Housing controls

October 03, 2005

WITH resettlement operations underway for displaced Hurricane Katrina victims, the federal government should centralize those operations under the U.S. Department of Housing and Urban Development (HUD) to better manage the process, avoid waste and make relocations smoother for evacuees.

Although the Federal Emergency Management Agency (FEMA) is supervising relocations of evacuees from shelters and managing construction of temporary mobile homes and trailer parks, HUD should be overseeing all housing operations.

FEMA has proven itself less than adept at managing wide-scale housing needs. It spent $1.2 million for tents ordered a week after the hurricane, yet none of the tents are in use by evacuees. The agency leased 7,800 cruise ship rooms but fewer than half of them are occupied. It ordered 125,000 mobile homes and trailers and so far has put up just 5,291 and managed to relocate only 3,171 families.

HUD, on the other hand, controls billions of dollars in federal housing funds and has been particularly efficient in responding to hurricane victims' housing needs. It has already identified 1,800 HUD-owned homes - foreclosed properties that would normally be put up for resale - that can be used by evacuees, and it is assessing others in 11 states stretching from South Carolina to Texas. The agency is also working with the U.S. Conference of Mayors and the National Association of Counties to identify vacant housing, and collaborating with Habitat for Humanity International to help in rebuilding efforts.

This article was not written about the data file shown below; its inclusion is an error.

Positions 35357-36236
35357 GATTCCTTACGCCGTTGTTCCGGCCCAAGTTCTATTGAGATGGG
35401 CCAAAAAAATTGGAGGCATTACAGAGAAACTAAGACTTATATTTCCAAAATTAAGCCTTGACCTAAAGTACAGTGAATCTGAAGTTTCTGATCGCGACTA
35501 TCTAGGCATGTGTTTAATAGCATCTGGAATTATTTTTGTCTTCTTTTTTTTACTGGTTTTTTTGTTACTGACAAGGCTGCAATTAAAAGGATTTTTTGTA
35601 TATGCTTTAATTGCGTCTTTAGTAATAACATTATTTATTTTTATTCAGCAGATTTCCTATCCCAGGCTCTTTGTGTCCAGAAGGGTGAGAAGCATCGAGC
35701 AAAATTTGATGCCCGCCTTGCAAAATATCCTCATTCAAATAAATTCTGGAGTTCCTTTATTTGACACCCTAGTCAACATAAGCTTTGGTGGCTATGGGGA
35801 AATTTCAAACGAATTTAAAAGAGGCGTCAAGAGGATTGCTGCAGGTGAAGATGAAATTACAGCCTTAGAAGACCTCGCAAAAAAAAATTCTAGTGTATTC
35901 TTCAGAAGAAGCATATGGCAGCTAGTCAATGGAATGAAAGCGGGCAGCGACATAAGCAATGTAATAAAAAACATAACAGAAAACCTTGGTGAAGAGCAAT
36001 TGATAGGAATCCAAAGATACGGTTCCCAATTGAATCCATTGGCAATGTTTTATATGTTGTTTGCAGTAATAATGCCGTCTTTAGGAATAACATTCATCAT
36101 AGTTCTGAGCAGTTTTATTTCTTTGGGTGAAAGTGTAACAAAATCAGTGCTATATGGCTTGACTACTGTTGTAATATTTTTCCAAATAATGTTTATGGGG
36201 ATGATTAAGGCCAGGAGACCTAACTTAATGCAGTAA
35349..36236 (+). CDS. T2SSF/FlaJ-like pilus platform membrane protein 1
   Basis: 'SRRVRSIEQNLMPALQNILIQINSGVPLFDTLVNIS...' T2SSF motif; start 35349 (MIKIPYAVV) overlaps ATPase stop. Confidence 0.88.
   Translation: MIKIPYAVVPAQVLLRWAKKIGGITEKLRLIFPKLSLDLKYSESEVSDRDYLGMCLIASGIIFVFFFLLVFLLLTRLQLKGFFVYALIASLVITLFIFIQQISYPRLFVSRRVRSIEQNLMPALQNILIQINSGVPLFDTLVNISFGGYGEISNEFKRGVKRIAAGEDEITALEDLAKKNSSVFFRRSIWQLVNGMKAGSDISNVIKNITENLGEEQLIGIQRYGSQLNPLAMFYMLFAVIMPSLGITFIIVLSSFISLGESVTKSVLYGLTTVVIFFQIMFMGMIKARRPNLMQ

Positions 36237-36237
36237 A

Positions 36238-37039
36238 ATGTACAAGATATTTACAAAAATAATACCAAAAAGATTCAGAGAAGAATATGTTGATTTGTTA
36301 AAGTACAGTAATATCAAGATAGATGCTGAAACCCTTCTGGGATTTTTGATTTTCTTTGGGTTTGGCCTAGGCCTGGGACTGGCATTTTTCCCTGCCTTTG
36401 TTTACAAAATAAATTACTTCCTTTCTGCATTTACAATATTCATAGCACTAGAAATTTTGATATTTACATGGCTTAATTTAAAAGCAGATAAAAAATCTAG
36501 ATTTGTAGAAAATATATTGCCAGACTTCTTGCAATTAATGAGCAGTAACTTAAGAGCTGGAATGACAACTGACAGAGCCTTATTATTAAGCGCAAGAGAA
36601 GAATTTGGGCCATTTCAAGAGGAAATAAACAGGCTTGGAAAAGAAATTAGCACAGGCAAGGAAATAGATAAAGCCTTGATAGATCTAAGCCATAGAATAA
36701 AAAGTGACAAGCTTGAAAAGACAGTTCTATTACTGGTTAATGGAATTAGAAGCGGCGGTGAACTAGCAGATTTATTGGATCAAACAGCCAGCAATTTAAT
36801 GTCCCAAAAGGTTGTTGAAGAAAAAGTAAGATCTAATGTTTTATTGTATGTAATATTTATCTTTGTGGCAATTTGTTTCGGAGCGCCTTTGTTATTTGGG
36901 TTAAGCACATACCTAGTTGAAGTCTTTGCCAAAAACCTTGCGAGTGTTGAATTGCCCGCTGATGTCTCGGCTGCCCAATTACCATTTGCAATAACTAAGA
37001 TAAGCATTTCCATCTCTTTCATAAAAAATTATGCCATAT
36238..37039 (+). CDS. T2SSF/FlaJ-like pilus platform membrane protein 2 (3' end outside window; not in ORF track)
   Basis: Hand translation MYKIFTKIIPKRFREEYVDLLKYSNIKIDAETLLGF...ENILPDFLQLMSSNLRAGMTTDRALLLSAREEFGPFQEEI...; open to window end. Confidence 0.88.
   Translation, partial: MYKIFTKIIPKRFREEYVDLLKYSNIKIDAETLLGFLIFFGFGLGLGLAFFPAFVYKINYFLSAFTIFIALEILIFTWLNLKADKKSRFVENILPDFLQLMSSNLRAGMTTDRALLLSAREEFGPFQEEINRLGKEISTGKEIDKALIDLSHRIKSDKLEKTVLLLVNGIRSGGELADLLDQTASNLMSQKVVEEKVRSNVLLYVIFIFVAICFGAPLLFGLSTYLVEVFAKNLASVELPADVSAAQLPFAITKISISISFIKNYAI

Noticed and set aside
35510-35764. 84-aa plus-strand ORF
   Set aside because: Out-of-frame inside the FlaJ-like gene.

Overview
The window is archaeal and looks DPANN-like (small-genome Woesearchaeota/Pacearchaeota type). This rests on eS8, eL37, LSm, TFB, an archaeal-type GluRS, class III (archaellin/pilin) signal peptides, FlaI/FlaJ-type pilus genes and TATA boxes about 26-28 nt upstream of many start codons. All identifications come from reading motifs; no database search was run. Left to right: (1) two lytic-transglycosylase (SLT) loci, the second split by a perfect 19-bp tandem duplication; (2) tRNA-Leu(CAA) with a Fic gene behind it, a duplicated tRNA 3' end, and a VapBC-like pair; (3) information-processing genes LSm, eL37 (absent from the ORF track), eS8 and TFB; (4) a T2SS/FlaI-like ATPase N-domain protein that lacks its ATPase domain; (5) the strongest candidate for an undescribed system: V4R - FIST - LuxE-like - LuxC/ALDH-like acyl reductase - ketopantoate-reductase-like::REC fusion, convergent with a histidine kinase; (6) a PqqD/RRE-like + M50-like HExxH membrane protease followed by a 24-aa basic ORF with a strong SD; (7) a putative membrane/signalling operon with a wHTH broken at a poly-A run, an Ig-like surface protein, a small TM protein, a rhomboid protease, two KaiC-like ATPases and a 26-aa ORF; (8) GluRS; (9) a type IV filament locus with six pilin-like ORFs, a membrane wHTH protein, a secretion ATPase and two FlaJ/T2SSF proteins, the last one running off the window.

HUD also coordinated with public housing authorities around the country, and quickly removed bureaucratic hurdles, to allow displaced public housing residents to live in available units and allow others to use federal rent-assistance vouchers in host cities.

The U.S. Senate recently unanimously approved an amendment to a spending bill that would appropriate $3.5 billion to expand the voucher program to help 350,000 displaced families with rent payments for one year. HUD would administer the program directly or contract with housing agencies throughout the country. The plan, proposed by Sen. Paul S. Sarbanes, the Maryland Democrat, would allow housing agencies to help evacuees without shirking the needs of their own state residents who are on waiting lists for rent vouchers. Although House Republicans are balking at spending new money, they should support this sensible plan. In Houston, housing officials are scrambling to help thousands of displaced people and 9,000 evacuees have already applied for 10,000 temporary rent vouchers the city plans to distribute. Vouchers may prove cheaper than the mobile homes and trailers that many congressional lawmakers criticize as costly and wasteful.

Congress should turn the entire relocation operation over to HUD, which oversees 3,400 housing authorities around country and clearly has more housing experience than FEMA. It can get the job done more efficiently, and it can quickly get displaced people back on track to rebuilding their lives.

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